Once you’ve downloaded the Jukebox SDK, using the instructions here, you can see a fully working integration of Jukebox by adding our demo scene to a Unity project as follows:

  1. Copy the appropriate jukebox.dll assembly into your Unity game project:
    • Create a directory in your Unity game project under the Assets directory, called ‘plugins‘, so that your projects directory structure contains the path: <your_project>/Assets/plugins/
    • Locate the plug-in DLL within the SDK from either unity/plugins/windows/jukebox.dll or unity/plugins/mac/jukebox.dll, depending upon whether you’re developing for windows or for mono-based platforms.
    • Copy the appropriate jukebox.dll under your newly created (or pre-existing) plugins directory.
  2. Import the plug-in wrapper scripts into your project as follows* (see below for alternative):
    • Using the Unity development environment menu select Assets->Import Package->Custom Package and locate the file unity/demo_code/full_example_app.unitypackage from the SDK bundle.
    • When prompted, ensure all items are selected and click ‘Import’.
    • This will have imported three scripts in your Unity project’s Assets/Scripts folder, which are as follows:
      • JukeboxPlaylist: this is a wrapper around the Jukebox Playlist interface, used for connecting the playlists you’ve defined on the Jukebox web-site to AudioSource objects within your game
      • JukeboxControl: this is a wrapper around the top-level Jukebox control, used for switching between playlists.
      • MusicControl: a script illustrating how to switch between playlists in response to in-game triggers.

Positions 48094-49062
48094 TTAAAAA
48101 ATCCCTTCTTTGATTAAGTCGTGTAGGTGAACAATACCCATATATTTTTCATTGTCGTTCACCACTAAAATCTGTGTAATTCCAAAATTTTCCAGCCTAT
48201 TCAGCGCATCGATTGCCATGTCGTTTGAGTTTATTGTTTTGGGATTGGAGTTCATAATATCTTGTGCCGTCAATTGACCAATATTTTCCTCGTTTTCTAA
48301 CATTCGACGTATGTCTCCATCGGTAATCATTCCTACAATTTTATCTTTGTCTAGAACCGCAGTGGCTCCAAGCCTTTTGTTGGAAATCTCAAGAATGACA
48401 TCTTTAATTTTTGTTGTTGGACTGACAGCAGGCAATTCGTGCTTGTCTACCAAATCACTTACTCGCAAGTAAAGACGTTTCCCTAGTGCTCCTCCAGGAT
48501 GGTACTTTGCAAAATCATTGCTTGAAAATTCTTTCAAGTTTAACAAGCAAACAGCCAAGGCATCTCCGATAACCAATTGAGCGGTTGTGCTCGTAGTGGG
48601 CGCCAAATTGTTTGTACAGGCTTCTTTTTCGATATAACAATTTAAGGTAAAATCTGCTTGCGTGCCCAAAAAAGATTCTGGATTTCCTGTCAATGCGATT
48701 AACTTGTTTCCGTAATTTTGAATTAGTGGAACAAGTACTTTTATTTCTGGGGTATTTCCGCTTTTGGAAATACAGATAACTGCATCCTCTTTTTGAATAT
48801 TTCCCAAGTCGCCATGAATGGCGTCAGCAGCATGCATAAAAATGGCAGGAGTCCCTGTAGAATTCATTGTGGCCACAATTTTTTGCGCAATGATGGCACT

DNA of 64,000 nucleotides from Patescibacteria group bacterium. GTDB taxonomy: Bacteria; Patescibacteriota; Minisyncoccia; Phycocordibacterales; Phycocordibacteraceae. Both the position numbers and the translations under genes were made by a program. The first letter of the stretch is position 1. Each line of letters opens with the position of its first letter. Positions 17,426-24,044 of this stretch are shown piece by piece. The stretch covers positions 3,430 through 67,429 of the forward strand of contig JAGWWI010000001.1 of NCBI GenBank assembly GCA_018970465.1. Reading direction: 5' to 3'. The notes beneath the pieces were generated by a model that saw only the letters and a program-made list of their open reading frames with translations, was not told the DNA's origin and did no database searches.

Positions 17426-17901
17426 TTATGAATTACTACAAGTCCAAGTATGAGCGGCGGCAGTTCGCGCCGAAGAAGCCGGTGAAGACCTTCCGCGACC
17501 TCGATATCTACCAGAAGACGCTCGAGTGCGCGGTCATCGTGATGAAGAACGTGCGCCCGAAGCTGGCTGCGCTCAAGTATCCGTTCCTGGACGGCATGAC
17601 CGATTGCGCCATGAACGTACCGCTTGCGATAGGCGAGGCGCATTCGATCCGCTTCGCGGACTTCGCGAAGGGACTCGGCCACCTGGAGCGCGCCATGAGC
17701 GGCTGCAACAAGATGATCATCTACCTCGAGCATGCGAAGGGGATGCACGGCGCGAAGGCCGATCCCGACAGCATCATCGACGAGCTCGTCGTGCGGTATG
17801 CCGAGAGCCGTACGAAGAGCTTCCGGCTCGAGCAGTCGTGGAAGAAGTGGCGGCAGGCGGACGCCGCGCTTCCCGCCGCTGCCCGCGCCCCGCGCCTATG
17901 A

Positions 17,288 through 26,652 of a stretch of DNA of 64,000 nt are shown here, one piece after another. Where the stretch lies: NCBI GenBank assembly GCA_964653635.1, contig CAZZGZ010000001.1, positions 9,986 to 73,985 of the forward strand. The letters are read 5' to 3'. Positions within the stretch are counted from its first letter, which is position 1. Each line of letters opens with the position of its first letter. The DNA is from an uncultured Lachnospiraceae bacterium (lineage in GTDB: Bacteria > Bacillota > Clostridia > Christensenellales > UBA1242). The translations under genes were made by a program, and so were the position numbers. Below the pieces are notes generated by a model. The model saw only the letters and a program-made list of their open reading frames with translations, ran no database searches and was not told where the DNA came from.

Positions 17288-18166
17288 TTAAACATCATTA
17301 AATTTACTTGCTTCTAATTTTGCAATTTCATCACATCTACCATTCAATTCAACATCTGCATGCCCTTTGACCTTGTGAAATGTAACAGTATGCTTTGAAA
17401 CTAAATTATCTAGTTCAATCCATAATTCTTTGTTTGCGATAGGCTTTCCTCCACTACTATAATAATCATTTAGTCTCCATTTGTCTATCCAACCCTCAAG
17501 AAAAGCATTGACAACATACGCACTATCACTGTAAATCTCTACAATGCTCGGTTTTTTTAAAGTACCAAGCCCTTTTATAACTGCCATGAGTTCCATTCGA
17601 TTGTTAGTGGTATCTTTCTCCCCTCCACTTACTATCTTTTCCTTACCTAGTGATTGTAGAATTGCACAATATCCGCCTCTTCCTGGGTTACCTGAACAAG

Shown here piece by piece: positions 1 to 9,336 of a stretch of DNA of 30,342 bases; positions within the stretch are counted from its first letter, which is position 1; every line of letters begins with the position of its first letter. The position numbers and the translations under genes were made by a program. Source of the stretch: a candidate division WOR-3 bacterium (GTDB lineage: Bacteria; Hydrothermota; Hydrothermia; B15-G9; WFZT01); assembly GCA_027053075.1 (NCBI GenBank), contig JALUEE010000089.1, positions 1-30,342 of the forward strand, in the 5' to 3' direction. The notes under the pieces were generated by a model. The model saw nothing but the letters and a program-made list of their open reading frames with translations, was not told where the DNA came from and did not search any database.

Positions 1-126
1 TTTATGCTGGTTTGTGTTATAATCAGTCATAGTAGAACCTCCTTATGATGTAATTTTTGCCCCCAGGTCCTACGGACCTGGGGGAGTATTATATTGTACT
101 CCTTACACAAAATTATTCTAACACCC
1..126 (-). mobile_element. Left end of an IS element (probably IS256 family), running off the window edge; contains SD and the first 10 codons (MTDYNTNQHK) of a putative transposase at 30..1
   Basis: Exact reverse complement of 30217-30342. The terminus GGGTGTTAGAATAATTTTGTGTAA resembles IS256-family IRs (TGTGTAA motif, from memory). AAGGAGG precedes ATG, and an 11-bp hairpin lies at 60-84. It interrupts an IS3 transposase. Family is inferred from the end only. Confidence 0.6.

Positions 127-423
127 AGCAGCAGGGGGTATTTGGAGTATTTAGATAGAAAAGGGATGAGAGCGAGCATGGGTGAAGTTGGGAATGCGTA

• This will also have imported a scene, called ‘SoundTest’ into your project. Using the Unity development environment menu switch to this scene by selecting File->Open Scene, locating the file SoundTest.unity in the file dialog, and clicking Open.

The scene is a simple scene consisting of a box, surrounded by a pink trigger area that causes the audio to be switched to a different playlist when the player is standing in the trigger area. If you start the scene playing you should notice several things:

  1. A couple of seconds after pressing play audio starts playing.
  2. When audio starts playing, there is a red text overlay giving details of the track, as well as track progress as a percentage.
  3. Pressing the ‘enter’ button on your numeric keypad skips to the next track in the playlist.
  4. Walking into the pink trigger zone causes the audio to change to a different playlist.

Key things to notice about this scene are as follows:

  • The top level RigidBodyFPSController component has a component called Jukebox Control. This has a property called ‘Display Text’ that tells it to display information about the currently playing track on the specified Text object. For more information on this see here.
  • RigidBodyFPSController also has two nested components under MainCamera->MusicPlayer called quietSource and actionSource. These are both Jukebox Playlist script components, and connect the Unity Audio Source specified by the ‘Audio Source’ property with the pre-defined playlist specified by the ‘Playlist Token’ property. For more information on this, see here.

Now that you have seen Jukebox working in a test scene, you can integrate the Jukebox plug-in and scripts with your game project following the instructions here.